Let's say we have a construction like in this question: We have a OWF $h(.)$, a secret salt
TXT, and a counter starting at 1, and we compute
H1 = h(TXT || 1) H2 = h(TXT || 2) ... Hn = h(TXT || n)
According to the linked question, this scheme is secure. However, I was wondering how to formally proove this.
My first attempt was to try to formalize the scheme a little: Given the OWF $h(x)$, we construct $h'(x) = h(TXT\ ||\ x)$. Now, we can do the usual dance of "Assuming $h'(x)$ is no OWF, a PPT algorithm A exists that inverts it with non-negligible probability." We now have to use $A$ to construct a PPT attacker $B$ that inverts $h(.)$.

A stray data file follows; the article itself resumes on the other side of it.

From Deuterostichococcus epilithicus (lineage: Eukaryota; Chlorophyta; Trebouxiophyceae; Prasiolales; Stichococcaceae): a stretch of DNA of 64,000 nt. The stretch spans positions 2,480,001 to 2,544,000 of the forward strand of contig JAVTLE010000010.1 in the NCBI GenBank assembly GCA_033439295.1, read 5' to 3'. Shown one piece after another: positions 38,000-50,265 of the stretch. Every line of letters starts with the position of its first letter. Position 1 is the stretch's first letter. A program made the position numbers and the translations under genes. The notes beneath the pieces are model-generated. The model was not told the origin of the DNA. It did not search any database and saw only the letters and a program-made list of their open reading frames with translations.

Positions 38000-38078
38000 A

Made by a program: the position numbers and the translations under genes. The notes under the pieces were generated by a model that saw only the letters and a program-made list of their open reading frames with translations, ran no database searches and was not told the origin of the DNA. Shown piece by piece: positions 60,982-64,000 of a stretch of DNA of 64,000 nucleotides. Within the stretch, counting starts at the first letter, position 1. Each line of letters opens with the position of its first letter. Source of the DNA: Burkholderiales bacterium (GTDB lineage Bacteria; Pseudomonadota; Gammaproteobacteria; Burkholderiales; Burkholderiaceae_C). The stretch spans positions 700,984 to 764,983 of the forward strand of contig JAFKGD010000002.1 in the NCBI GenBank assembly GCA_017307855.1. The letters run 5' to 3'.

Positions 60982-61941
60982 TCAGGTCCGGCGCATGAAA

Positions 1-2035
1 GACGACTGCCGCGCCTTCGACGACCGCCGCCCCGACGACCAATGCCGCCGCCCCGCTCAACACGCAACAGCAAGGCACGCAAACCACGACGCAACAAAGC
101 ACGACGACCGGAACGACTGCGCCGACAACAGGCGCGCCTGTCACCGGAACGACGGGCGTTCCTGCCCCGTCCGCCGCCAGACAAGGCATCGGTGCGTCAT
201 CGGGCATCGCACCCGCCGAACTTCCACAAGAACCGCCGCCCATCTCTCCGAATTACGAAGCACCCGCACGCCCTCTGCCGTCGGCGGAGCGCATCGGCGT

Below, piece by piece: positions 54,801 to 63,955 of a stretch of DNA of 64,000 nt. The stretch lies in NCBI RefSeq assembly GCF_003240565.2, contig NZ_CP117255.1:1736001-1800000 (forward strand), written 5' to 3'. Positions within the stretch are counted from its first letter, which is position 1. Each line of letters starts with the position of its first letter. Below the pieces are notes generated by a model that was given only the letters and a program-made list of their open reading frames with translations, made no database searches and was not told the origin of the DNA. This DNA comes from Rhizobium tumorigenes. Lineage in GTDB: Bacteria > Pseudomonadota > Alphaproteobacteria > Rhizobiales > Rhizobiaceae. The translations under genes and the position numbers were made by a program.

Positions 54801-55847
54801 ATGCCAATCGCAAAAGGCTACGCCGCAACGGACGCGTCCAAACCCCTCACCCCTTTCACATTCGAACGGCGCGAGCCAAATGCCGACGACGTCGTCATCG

However, $h'(x)$ clearly does not even properly represent what the scheme above is doing (we know that TXT is fixed, but have no guarantee that $x$ is increasing monotonically). Since the function does not match the problem, it's not interesting if it is an OWF.
In fact, since the scheme does not even have any parameters, any attempt to put it into the form of an OWF is doomed. It's more of a PRNG, with TXT being the seed. So, one way to phrase the security requirement of this scheme would be "no algorithm $A$ exists that can determine TXT in PPT with a non-negligible probability, given any number of consecutive outputs of the PRNG".
This is where my ideas end. I am not sure how one would go about prooving this, or if there is a more elegant way to perform this proof. I'd be interested in how you would solve this problem (and if it is even possible).
(Note that this is no homework assignment, just me being curious about how one would proove this. It's also related to another question of mine, where the security of the scheme could be prooven in the same way)